The magical musical experience that is Jam Cruise will be setting sails next January, when Jam Cruise 16 takes over the Norwegian Jade from January 17th through 22nd. After it embarks from Miami, Florida, the cruise will round through Roatan, Honduras, and Grand Cayman during its weeklong circuit. One of the benefits of Jam Cruise and what makes it such a highly anticipated event each year is the intimacy provided by being trapped on a boat in the middle of the ocean with your favorite musicians—the event is chockful of awesome collaborations that are unlikely to go down elsewhere due to the fact that such huge name musicians rarely gather together will open schedules specifically for hanging out and making music.Watch Nikki Glaspie Crush Vocals On “Killing In The Name” With Galactic On Jam Cruise [Pro-Shot]One huge moment from this year’s Jam Cruise was The Nth Power’s Nikki Glaspie’s supergroup dubbed the Nikki Glaspie Super Jam. Today, Jam Cruise released new footage of the super jam getting down on The Gap Band’s “Humpin’.” This sweet collaboration went down on the last day of Jam Cruise on January 24th of this year on the Pool Deck. In the pro-shot video, you can see DJ Williams of Karl Denson’s Tiny Universe and Adam “Shmeeans” Smirnoff of Lettuce holding down guitar duties with Tony Hall on bass. Ivan Neville takes on the vocal duties for the number, with Joey Porter taking over toward the end of the video on talkbox. In addition to Neville and Porter, Nigel Hall also accompanies the duo on keys. You can check out the video for yourself below to get stoked for next year’s Jam Cruise, which is bound to have similarly all-star collaborations across its trip. You can check out this year’s massive Jam Cruise lineup here, and get more information about the event on its website here.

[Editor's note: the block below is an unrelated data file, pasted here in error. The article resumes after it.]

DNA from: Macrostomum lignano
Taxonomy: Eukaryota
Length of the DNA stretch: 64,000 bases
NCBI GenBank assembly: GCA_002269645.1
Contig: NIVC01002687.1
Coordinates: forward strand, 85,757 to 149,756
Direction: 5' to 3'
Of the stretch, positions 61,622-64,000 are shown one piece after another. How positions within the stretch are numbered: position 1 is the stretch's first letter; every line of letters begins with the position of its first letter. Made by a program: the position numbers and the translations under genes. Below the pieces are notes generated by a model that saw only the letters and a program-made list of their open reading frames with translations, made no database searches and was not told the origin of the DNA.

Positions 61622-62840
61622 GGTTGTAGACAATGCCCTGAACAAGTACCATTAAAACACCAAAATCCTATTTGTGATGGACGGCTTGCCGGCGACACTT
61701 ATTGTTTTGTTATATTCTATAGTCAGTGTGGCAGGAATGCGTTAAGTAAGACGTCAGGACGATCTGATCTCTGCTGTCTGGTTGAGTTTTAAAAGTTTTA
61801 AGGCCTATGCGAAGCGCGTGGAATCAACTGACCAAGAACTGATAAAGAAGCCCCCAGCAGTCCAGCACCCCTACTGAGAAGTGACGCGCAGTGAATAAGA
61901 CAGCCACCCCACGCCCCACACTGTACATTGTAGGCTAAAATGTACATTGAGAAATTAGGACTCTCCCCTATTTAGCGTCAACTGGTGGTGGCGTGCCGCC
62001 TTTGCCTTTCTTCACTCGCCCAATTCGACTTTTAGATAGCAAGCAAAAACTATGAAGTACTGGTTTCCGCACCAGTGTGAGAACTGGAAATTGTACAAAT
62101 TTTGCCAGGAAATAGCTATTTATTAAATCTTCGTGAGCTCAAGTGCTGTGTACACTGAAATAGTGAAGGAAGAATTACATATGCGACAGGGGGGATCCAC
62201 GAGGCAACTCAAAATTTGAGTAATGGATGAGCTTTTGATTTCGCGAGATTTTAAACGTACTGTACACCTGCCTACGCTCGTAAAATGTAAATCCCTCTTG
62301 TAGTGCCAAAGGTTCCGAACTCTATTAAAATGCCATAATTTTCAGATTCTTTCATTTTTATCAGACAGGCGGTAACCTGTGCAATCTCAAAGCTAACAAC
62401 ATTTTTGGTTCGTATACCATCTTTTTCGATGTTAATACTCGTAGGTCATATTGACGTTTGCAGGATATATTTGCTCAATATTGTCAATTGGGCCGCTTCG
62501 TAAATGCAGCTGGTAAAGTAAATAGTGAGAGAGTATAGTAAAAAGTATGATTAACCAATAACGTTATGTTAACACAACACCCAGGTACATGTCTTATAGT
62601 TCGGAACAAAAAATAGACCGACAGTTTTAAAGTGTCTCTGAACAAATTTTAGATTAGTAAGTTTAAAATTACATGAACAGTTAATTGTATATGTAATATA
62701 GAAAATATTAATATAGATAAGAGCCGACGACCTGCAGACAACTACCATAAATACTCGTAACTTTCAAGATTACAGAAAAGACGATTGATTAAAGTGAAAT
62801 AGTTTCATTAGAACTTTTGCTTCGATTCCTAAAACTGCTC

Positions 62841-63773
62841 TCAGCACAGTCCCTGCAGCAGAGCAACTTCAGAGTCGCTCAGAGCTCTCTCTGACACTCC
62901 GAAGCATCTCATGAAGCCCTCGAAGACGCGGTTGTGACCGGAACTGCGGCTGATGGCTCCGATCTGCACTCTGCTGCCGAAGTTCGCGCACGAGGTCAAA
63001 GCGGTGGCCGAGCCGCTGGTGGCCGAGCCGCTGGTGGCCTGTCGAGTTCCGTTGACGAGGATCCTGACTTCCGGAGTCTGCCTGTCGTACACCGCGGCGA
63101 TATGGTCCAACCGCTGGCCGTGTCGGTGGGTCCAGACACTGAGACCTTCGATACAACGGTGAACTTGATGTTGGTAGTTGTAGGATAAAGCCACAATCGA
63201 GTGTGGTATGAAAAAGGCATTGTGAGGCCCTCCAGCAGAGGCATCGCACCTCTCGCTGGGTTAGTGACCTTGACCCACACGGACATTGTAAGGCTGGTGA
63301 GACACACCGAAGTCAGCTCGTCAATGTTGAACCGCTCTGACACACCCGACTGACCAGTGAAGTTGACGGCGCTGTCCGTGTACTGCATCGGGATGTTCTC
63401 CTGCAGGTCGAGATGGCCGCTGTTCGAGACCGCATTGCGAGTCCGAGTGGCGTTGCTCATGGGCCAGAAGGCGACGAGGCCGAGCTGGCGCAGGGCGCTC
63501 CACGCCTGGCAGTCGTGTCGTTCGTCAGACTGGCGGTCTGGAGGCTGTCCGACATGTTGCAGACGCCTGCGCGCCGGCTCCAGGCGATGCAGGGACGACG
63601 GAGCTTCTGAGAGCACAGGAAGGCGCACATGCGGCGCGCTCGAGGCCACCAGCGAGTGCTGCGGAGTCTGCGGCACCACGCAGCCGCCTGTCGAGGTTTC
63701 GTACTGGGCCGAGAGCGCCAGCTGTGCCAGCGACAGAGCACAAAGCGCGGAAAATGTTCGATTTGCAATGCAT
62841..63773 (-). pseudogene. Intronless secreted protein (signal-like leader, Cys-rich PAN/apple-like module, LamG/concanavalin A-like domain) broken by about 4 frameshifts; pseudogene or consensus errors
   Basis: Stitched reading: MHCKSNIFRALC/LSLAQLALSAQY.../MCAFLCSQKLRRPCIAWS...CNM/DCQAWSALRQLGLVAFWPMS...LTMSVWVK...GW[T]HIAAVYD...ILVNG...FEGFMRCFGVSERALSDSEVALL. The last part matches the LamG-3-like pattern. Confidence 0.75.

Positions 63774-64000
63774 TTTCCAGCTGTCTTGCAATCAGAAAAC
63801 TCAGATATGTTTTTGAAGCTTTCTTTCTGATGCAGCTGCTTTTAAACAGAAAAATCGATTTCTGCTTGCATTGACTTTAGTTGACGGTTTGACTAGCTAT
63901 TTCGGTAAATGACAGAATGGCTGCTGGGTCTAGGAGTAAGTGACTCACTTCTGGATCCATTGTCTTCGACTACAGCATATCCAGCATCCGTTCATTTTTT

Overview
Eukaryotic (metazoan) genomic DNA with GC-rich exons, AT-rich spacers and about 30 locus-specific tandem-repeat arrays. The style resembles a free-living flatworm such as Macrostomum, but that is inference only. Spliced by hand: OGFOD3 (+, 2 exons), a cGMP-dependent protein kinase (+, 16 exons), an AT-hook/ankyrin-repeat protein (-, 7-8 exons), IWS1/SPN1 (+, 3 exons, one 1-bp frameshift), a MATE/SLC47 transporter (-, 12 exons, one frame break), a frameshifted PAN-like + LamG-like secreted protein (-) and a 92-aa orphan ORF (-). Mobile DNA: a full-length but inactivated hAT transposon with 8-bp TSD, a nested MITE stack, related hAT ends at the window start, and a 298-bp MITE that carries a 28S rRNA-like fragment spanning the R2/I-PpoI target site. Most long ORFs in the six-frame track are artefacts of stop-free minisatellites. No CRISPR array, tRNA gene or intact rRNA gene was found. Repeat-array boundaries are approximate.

On a recent spring evening, a group of Harvard musicians gathered near a faraway hotel pool. Their violas and violins echoed in the warm night air, alive with the sounds of salsa.“We got our instruments out, and the Cubans ended up improvising some salsa music, and they taught us how to dance,” said Diana Tsen ’11, a violinist with the Harvard-Radcliffe Orchestra (HRO) who helped to organize a seven-day trip to Cuba that concluded earlier this month.The impromptu performance followed a formal concert earlier in the evening in Santa Clara, where members of the Orquesta Sinfónica de Santa Clara joined the HRO to perform composer George Gershwin’s “Cuban Overture,” a piece inspired by his trip to Havana in 1932, and filled with Caribbean themes.The HRO tours every four years. But this trip was more than just a relaxing getaway interspersed with musical interludes. It was an important cultural exchange, and statement.“One thing we all felt very strongly about was that this tour be musically and culturally significant,” said Tsen, adding that the group wanted to visit a challenging locale that was also “musically and intellectually stimulating.”Its director, Federico Cortese, agreed.“I thought that there are places in the world where … it is meaningful to go with an exceptional group of young people representing an exceptional institution. [In a place like Cuba] I really think you can be an excellent ambassador for the United States.”For decades, travel to Cuba from the United States has been strictly controlled. But in 2009 President Barack Obama eased travel restrictions on family members wishing to visit and send remittances to the country. Earlier this year, the Obama administration further relaxed travel rules, allowing religious, academic, and cultural groups to travel to the communist-ruled island nation.Music’s universality is helping to thaw icy relations between the two countries.Problems with timing and trouble finding a big enough plane forced the New York Philharmonic to cancel earlier plans to visit Cuba. But last year jazz legend Wynton Marsalis and his Jazz at Lincoln Center Orchestra made the trip for a series of concerts and performances.The visit by the Harvard students, the first U.S. university orchestra to play in Cuba since the embargo began, continued in that vein. Crowds filled the theaters to capacity, eager to hear the students perform both on their own and alongside Cuban musicians. Cortese was mobbed with well-wishers after each show, and flooded with requests for interviews by local media outlets.In the streets, said Tsen, the Cubans were warm and welcoming, saying, ‘The American people and the Cuban people, we like each other and we get along. People aren’t politics, so we are friends even though our governments don’t get along.”Rehearsals were a multicultural mix of Cubans and Americans directed by an Italian (Cortese) who addressed them in English and Spanish, and occasionally in German. Proud of their musical roots, the Cuban musicians weren’t shy about putting their own spin on Gershwin. During one rehearsal, they politely insisted that the rhythm of the piece be changed to reflect their musical heritage more accurately.“They were saying that Gershwin got the rhythm wrong,” said Cortese, who happily obliged and altered the beat.Tsen said the orchestra was drawn to Cuba’s own rich musical traditions, its classical music roots, and its complicated history. For decades, the Soviet Union’s alliance with Cuba meant access to strong classical music resources. But the collapse of the USSR in 1991 severed many of those rich musical ties.“You are left with these people who are very excited and very spirited about this genre of music but they have no access to these resources. and so we thought it would be really interesting for both parties to engage in this cultural exchange.”In Cuba, where music supplies are limited, even basic instrument repairs can prove challenging. Fortunately, the HRO arrived with a luthier in tow, tasked with keeping the group’s 12 rented cellos and seven double basses in working order. In addition to attending to the HRO students, she spent much of her time fixing the Cubans’ instruments.“They lack even the simplest things,” said Tsen, adding, “It was really cool to see they could achieve such a high level despite not having those resources that we take for granted.”Led by Cortese, the HRO performed free, sold-out concerts in Cienfuegos, Santa Clara, and Havana. The repertoire included Pyotr Tchaikovsky’s “Piano Concerto No. 1,” featuring soloist Damon Meng ’13, and Antonin Dvorak’s “Symphony No. 9,” or “From the New World.”The trip culminated with a concert in the Gran Teatro of Havana, where the group collaborated with the National Chorus of Cuba, the National Opera de la Calle, and soloists from Havana’s Superior Institute of the Arts on Ludwig van Beethoven’s iconic “Ninth Symphony.” Performing Beethoven’s masterwork, with its theme of universal brotherhood, conveyed a vital message, said Cortese.“It’s the perfect piece when you have some kind of statement about peace and friendship of peoples. … I think that an American orchestra that goes there and plays Beethoven’s ‘Ninth’ has particular meaning.”The HRO also held music workshops with young musicians in Cienfuegos and Havana. At the Escuela de Arte Benny Moré in Cienfuegos, HRO members gave master classes to elementary-level students. At the Conservatorio Amadeo Roldán in Havana, they rehearsed Beethoven’s “Ninth” with a secondary-level orchestra.Cortese said he hopes to schedule similar tours in the future.“We can break barriers through music.”